Getting your children involved is a great way to make them aware of the benefits of growing your own food and making them sensitive to nature and its wonders.  Planting a seed and watching it grow can be eye opening.  There are a number of sources for seeds from groups such as OTG (link) or check out our heritage seed collection here (link)


There is no denying the environmental benefits that can accrue if more and more people in cities can bring some green into their homes and surroundings.  It adds to the greening of the city and communities while helping reduce greenhouse gasses and global warming.  Not to mention reduced waste to landfill and cleaner cities. 

And everybody can do their bit. Here is a wonderful example of how a  small neighbourhood clothes ironing service provider did his bit in Indiranagar in Bangalore.

Agriculture is estimated to started nearly ten thousand years ago.  It has sustained our species and the planet in a sustainable manner.  But over the last hundred years or less, to meet the needs of growing populations and advent of technology, we have increasingly added a cocktail of chemicals to our soils and plants.

From a slew of chemical fertilizers like Urea, DAP, MoP and others we have taken away the health of our soils and made them more saline.  With decreasing soil health, the quantum of fertilizers inputs is increased, thus exacerbating the problem. Added to this are several chemical pesticides which, while killing off crop pests leave their residues on the soil, which enter into the very food we eat.  Everyone knows today of the dangers that DDT and the immense damage it caused.  So much so they are banned in most parts of the world today.  No different is the case with Endosulphan causing irreparable damage to the environment and deformities in humans and animals.

For many who have grown up in cities and have left their village roots behind, all food is generally what is bought from the supermarket or the neghbourhood vegetable vendor or kirana shop.  And with all the pressures of working life it is of course so much more convenient to just pick up what we need.

Often it never even crosser ones mind to grow something at home.  And if one should, the first thing is on growing ornamental plants or flowers.  While these do have their aesthetic or sometimes ritual benefits there is also much to  be gained by growing edible plants.  In fact, you will be quite surprised to know that it is indeed quite possible and easy to grow them at home.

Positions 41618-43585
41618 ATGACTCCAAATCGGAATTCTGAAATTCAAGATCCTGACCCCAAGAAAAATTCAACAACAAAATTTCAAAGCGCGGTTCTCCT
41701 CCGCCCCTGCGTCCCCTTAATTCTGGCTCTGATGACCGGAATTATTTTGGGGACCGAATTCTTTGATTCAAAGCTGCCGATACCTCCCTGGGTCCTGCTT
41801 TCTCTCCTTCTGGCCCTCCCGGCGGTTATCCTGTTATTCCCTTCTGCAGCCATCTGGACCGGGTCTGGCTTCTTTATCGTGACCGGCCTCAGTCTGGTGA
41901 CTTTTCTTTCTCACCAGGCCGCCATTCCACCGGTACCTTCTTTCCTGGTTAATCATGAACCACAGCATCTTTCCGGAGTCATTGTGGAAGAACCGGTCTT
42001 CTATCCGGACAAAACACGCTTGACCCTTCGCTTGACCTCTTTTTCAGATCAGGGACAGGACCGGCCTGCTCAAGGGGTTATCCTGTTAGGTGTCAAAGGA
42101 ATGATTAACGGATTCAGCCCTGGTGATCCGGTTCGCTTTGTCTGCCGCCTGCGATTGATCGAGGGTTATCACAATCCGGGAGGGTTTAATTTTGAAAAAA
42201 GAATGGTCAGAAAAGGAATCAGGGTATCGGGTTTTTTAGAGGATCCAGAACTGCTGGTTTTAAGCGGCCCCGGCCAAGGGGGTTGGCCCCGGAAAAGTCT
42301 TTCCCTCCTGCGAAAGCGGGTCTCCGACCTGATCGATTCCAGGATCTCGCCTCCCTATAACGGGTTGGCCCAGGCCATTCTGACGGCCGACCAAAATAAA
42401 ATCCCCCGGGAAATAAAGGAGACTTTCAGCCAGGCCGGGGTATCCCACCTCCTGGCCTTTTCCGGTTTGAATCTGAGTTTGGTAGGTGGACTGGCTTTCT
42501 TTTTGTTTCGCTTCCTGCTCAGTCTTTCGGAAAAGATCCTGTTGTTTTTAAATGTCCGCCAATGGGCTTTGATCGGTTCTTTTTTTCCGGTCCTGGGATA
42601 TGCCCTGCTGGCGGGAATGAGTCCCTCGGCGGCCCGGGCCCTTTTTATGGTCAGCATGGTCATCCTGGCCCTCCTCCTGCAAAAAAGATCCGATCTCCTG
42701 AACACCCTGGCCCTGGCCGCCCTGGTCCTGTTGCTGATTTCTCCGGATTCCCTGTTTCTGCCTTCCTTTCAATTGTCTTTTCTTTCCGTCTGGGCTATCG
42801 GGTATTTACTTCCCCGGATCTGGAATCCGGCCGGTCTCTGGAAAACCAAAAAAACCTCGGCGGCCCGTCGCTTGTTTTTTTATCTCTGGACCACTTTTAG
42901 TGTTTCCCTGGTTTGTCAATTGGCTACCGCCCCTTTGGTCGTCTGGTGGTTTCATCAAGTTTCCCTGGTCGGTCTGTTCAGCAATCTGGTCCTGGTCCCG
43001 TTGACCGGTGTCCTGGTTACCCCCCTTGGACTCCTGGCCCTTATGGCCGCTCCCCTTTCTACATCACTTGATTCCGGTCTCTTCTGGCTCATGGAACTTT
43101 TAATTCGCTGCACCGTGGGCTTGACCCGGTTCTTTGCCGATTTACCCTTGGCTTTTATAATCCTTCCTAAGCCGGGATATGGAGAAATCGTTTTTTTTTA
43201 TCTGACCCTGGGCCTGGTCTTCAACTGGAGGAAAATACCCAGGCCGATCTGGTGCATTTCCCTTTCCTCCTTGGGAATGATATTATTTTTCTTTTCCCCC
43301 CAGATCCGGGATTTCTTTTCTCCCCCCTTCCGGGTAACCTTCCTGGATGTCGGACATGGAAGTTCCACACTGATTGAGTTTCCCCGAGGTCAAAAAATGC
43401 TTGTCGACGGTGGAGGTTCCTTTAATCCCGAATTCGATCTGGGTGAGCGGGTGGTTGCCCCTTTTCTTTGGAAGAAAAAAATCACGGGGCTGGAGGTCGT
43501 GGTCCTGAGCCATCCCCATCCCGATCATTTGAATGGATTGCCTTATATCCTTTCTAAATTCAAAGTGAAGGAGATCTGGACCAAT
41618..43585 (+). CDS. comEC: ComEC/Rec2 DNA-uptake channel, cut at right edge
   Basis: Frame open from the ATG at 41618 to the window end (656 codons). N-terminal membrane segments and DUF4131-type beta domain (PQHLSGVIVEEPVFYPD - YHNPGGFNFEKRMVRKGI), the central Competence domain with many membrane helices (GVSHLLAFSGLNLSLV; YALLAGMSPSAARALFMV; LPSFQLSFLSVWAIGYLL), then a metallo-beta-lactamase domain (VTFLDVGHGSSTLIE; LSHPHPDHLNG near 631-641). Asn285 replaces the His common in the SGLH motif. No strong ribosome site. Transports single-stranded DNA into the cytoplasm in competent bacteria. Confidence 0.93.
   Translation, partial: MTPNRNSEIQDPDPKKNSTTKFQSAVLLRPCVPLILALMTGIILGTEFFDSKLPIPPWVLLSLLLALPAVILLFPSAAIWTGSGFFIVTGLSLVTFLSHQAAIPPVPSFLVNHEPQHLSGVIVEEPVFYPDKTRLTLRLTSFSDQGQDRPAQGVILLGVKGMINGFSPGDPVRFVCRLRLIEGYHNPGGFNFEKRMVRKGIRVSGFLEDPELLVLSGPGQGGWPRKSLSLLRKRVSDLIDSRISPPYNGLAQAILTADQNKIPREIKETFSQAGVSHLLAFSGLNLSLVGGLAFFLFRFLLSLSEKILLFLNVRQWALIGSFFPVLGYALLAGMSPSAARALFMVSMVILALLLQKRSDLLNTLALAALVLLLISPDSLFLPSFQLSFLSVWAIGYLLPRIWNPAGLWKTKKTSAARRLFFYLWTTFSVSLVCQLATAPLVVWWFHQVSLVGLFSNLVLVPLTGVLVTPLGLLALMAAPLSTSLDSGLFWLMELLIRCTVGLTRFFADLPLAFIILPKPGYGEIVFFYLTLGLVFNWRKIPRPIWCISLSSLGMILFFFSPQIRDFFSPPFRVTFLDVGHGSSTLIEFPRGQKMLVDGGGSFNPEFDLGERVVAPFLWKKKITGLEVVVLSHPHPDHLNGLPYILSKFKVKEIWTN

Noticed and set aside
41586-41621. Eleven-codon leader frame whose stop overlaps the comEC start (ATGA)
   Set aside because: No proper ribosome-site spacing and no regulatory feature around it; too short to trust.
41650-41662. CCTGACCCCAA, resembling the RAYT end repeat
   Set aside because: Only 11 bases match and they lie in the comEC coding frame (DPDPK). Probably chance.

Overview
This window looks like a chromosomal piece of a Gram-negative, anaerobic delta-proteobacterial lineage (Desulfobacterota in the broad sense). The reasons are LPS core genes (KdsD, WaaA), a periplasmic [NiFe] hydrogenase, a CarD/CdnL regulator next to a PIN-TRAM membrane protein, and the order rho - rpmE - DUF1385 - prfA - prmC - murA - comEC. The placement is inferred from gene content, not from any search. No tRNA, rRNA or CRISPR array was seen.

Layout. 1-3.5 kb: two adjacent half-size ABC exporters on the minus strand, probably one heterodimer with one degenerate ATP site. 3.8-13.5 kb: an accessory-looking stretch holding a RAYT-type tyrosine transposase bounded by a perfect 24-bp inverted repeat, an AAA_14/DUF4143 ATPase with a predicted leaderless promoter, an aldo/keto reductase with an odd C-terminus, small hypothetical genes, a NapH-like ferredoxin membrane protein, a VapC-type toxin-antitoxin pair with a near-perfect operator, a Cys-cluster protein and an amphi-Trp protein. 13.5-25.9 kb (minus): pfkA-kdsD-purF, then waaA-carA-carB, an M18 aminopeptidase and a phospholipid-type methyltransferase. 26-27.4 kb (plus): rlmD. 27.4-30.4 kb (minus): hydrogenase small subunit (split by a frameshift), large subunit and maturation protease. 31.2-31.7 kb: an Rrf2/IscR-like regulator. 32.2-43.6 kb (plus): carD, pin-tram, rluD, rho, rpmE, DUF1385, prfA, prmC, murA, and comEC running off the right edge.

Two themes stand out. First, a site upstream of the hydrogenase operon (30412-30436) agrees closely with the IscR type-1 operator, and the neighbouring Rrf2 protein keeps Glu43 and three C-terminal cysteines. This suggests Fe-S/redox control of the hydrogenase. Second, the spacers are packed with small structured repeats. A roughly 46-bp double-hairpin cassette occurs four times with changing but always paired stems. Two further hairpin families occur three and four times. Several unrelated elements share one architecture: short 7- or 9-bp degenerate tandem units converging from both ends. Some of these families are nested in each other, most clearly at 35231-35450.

We all know that not only are the vegetables we buy grown on farms with high inputs of chemical fertilizers and pesticides.  We know by now that this is harmful for the soil and our health in the long run.  Obviously nothing can beat the freshness and wholesomeness of homegrown vegetables.

So what does it mean to grow your own food and what are the benefits of doing so?

Best for your family’s health

Every doctor and nutritionist has advised that the most important thing you can do is to eat fresh fruits and vegetables.  And growing them at home naturally will come with its highest content of vitamins and minerals.


There is no question that the food you grow is a lot tastier that the ones we buy.  For one we can have access to heritage seed varieties that are unique in its flavour and are not available in stores.  Check out some of our varieties here. (link).  And growing them naturally in compost made at home or all organic fertilizers like the one found here (link) adds loads of taste and flavour to food. For those who have the good fortune to visit their village back home and eat from the back garden will know quite well.


With the cost of vegetables soaring day by day, not the mention the cost of going out to buy it,  one can well imagine the savings in picking it right off your garden.  For avid gardeners who can grow most of their food or those who are willing to eat what they get from their garden it costs nothing more than the love and labour.  But even if we get just a portion of our needs it is still a saving and can add up to quite a bit.


For those who love growing herbs and exotics this is by far the most compelling reason.  It is not often one can get that sprig of chosen herb for the recipe you want to cook up for your children or guests.  Just reach out to your herb garden!

In our previous posts, we talked about what are small urban spaces, how you can use just about any little space you have, and all the benefits of growing your own food.  But what can you actually grow?  What can you handle?  It is all too much for me, you may say.  I have never grown anything before!

Worry not.  We will give you a primer here.

When we begin at last to get down to it,  better to choose what we can grow easily and without much effort or fuss.  We need to get our confidence up.  One of the easiest things to grow is tomatoes.  They are hardy plants and it is always gratifying to see your first fruit in fairly qick time.  You can get seeds from anywhere.  They are easy to find online such as this resource here (add link).  We have had people take any old tomato bought from the shop and squeeze out the seeds onto a pot and not before long have a plant or two out of it.